I’m rebooting a decade-old software project that you’ve almost certainly never heard of. I’d like to invite everybody along on that journey.

Bicker logo

Quick Background

From around 2007 to early 2010, I used Colagioia Industries as my primary means of income—mostly selling subscriptions to web services and “appliance” servers running software I produced—though it ultimately wasn’t enough to be sustainable. A big part of the sustainability problem, at the time, was that everything was written in Ruby on Rails v2.0, which suddenly announced a rash of show-stopping security vulnerabilities. Combine that with my payment processing company discontinuing business in the United States (since apparently also later shut down by the Canadian government for not catching widespread fraud) and the frustration involved in getting my customers to re-subscribe, all while upgrading and retesting everything, and it was more economical to just get a day job.

Since then, Colagioia Industries has been an account through which I will occasionally take consulting jobs, if I find them interesting or important enough, but otherwise is just a brand I’ll occasionally use when I publish a project that doesn’t make sense to just be from me.

I’ll go into more details on what the company did and does in the near future.

Bicker the First

…encouraged well-behaved conversations…

One of my favorite products of that multi-year effort was Bicker, a kind of discussion forum that encouraged well-behaved conversations by only allowing responses to be inserted after a punctuation mark in someone else’s post. And for cases where the original post represented a document, the author could take all the feedback into account and issue a new version, archiving the previous conversation.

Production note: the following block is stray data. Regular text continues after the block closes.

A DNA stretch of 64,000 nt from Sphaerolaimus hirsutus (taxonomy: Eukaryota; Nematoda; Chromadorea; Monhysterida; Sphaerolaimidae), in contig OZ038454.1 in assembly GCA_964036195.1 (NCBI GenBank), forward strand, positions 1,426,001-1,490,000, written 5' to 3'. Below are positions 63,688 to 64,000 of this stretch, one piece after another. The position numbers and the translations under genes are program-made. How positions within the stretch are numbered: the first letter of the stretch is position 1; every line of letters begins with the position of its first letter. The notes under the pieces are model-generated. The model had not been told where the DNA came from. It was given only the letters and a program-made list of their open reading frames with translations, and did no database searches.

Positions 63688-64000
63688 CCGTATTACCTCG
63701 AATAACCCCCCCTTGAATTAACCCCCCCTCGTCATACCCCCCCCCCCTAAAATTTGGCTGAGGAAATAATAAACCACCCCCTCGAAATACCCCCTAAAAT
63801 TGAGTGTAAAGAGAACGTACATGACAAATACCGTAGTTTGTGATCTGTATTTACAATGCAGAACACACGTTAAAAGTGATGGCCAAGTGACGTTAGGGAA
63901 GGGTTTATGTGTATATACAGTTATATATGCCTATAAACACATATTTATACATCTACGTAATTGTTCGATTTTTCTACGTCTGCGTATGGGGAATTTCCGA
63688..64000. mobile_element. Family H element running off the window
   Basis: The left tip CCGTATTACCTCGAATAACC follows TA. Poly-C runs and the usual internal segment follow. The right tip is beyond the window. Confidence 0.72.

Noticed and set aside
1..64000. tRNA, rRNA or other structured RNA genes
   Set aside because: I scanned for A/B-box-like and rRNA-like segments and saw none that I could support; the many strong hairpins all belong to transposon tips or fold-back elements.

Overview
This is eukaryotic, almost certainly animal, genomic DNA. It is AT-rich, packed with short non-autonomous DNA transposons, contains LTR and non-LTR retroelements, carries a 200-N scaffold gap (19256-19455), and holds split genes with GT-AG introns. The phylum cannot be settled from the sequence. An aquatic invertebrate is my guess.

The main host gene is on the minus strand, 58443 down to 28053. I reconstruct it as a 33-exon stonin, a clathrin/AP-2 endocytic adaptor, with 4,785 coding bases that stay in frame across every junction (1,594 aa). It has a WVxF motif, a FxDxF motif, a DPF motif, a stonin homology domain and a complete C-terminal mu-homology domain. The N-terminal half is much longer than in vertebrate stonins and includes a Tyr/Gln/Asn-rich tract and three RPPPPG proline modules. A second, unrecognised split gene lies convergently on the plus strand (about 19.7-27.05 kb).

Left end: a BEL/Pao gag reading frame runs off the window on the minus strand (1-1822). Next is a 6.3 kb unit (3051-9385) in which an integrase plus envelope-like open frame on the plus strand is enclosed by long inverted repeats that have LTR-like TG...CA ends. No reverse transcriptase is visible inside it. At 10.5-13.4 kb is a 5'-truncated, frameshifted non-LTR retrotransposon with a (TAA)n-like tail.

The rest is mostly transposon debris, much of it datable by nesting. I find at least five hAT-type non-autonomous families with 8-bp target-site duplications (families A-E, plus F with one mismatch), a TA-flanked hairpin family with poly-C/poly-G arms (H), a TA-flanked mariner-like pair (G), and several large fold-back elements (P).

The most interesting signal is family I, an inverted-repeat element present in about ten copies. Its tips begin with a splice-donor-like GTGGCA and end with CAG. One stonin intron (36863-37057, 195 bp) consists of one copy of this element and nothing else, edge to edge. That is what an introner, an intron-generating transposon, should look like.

It looked nice, worked well—even allowing users to see live “hotspots” where other users were commenting—and had some room to add further niceties, like allowing users to send and receive replies via e-mail, like old discussion lists. I used it with a team on one project, and I think we all liked it a lot and they weren’t just trying to protect my ego. I also sold several copies to companies who wanted it for inter-office communication.

Revenge of the Bicker

Bicker seems like an excellent test case.

Since I’ve been looking for a decent project and an excuse to get re-acquainted with the modern incarnations of Ruby on Rails, Bicker seems like an excellent test case. The original version—which I still have, but would be willing to bet is too poorly designed and outdated to bother using any of it beyond (maybe) the database models—only contains around ten thousand lines of code, while also having a straightforward mental model and workflow. It’s also something that I know can be accomplished, because I’ve done it before.

In terms of the blog, my plan is to be as transparent about the development process as I can, posting updates as I make some progress, talking about what worked, what didn’t, and what resources I found. Chances are, these “developer journal” posts probably won’t appear on days when something is already scheduled, which is currently Thursday (Real Life in Star Trek), Friday (Twitter Roundup), and Saturday (Free Social Networking Showdown).

All-New, All-Different

I expect the new Bicker to be licensed under the GNU Affero General Public License v3 and will have a public repository. I also have some potential plans for modernizing the concept, so we’ll see where it goes once it works. For example, while my original goal was to encourage better conversation, other systems now exist where that’s the central concept, and I’d like to see how portable those ideas might be.


Credits: I guess I just released the old Bicker logo under the blog’s CC-BY-SA license. And Bicky the mascot will probably need a reboot, too, since it’s a safe bet I don’t have any of the original art files left from those days.